Updated October 2, 2023 - 7:17 pm
More than 100 bills went into effect in Nevada on Sunday, including the regulation of the sale of foil balloons, decreasing the amount of time a dog can be tied up in 24-hour period and making it a crime to share the personal information of elections workers. Here are some of the laws taking effect on Oct. 1.
Foil balloons regulated
Assembly Bill 321 bans the sale of foil balloons filled with a gas lighter than air, unless it is attached to a weight and isn’t attached to an electrically conductive string.
Foil balloons can cause damage to powerlines.
The bill also increases penalties for assaulting a utility worker in certain circumstances.
Election workers gain protections
Senate Bill 406, a bill brought forward by the secretary of state’s office, makes it a crime for a person to use force or threaten to use force with the intent to hinder an election official in the performance of their official duties or to retaliate against them for the performing those duties.
The bill also makes it a crime to share an election worker’s personal information without their consent if the sharing of that information could result in the worker being harmed, stalked or killed.
It also bars elected state officials from accepting campaign contributions during certain periods before or after a legislative session.
Used catalytic converters must be bought from authorized businesses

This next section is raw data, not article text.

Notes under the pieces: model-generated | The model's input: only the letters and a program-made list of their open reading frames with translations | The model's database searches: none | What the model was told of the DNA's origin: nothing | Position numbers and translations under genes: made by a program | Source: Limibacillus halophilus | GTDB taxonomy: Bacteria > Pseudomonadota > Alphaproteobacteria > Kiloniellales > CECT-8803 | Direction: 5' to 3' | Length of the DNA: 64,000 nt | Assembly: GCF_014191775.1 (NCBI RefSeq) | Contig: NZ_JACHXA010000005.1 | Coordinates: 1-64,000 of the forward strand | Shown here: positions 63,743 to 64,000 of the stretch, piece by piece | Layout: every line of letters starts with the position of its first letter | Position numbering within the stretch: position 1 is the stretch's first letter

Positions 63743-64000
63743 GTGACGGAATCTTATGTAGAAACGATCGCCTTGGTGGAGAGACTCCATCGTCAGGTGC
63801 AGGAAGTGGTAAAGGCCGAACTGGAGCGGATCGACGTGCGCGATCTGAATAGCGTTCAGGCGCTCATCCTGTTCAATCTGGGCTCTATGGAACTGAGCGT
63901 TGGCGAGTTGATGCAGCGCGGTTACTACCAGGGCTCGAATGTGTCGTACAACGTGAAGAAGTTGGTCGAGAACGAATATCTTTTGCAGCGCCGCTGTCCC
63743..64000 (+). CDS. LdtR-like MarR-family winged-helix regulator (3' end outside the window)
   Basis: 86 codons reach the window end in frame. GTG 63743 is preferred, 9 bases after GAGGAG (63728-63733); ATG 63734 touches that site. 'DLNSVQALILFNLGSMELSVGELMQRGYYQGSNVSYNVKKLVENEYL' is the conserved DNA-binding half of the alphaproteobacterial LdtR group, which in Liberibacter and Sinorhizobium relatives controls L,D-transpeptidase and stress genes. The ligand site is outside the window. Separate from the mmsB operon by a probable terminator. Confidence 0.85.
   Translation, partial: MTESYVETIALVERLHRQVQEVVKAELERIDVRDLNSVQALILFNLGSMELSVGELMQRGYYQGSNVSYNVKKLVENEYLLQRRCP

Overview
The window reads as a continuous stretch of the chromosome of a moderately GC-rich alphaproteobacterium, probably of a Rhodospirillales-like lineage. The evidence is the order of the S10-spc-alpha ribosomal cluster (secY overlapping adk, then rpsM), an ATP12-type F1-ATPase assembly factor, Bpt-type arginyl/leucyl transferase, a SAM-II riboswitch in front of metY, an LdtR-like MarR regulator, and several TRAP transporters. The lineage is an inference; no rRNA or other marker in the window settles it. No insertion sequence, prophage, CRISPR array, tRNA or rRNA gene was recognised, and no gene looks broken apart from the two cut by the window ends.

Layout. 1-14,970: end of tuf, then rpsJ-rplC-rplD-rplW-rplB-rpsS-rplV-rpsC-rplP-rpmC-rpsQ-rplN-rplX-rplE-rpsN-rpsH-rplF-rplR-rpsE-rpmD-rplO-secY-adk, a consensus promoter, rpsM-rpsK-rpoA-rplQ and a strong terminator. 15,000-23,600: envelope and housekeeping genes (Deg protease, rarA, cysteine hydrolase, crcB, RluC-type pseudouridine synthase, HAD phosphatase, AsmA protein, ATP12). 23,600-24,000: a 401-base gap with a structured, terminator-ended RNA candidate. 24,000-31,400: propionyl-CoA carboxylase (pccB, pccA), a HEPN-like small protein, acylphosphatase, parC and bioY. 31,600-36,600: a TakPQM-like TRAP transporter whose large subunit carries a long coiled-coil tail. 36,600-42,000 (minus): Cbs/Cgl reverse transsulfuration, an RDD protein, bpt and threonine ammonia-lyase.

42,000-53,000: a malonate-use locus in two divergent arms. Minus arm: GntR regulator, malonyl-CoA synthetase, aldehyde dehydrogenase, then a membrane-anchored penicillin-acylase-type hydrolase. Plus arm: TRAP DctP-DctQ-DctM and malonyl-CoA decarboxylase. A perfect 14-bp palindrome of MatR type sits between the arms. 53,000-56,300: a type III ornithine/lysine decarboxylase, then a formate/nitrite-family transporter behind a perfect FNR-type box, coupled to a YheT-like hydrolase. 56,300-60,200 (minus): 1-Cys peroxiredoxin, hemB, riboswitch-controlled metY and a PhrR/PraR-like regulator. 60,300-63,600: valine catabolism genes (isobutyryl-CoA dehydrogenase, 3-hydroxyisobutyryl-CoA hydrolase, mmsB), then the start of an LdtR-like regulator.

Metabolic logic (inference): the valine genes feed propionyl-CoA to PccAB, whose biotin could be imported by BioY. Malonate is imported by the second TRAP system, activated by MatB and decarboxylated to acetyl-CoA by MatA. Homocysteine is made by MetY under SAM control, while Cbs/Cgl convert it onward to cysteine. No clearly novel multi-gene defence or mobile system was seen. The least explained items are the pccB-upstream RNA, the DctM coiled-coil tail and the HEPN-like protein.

Senate Bill 243 requires used catalytic converters be purchased from certain distributors, businesses or an individual that can prove they are the lawful owner of said catalytic converter.
Part of a car’s exhaust system, catalytic converters have become the target of theft because they contain precious metals.
A person can be charged with the unlawful possession of a catalytic converter if they possess two or more of the used parts without proper licensure or authorization.
Free feminine hygiene products for incarcerated women
Assembly Bill 292, sponsored by Las Vegas Assemblywomen Cecelia González and Shondra Summers-Armstrong, will require the state Department of Corrections to provide free feminine hygiene products to female prisoners.
The bill also bans a male staff member at the facility from inspecting or searching an incarcerated woman while they are undressing, unless a female staff member is unavailable.
Dogs can be tethered only for 10 hours a day
Senate Bill 269, sponsored by Sen. James Ohrenschall, bans a person from restraining a dog for more than 10 hours in a 24-hour period. Previously, pet owners were prohibited from tethering a dog for more than 14 hours.
Also, the law mandates the same requirement for dogs held in a boarding facility and requires outdoor enclosures that are appropriate for the size and breed of the dog. Boarding facilities were previously exempt from those requirements.
Penalties for low and high-level fentanyl trafficking
Senate Bill 35, a bill heavily debated up until the last hours of the legislative session, greatly decreased the amount of fentanyl — down from 100 grams to 28 grams — that qualifies as trafficking.
The bill also establishes penalties for trafficking both low- and high-level amounts of fentanyl.
Reckless drivers can have their vehicles towed
Assembly Bill 408, sponsored by Assemblywoman Tracy Brown-May, authorizes police to tow a vehicle if the driver is issued a citation for reckless driving. The bill also outlaws trick driving in places where the public has access.
Among other things, the bill also bars a towing company from charging a fee for towing a vehicle solely because its registration is expired.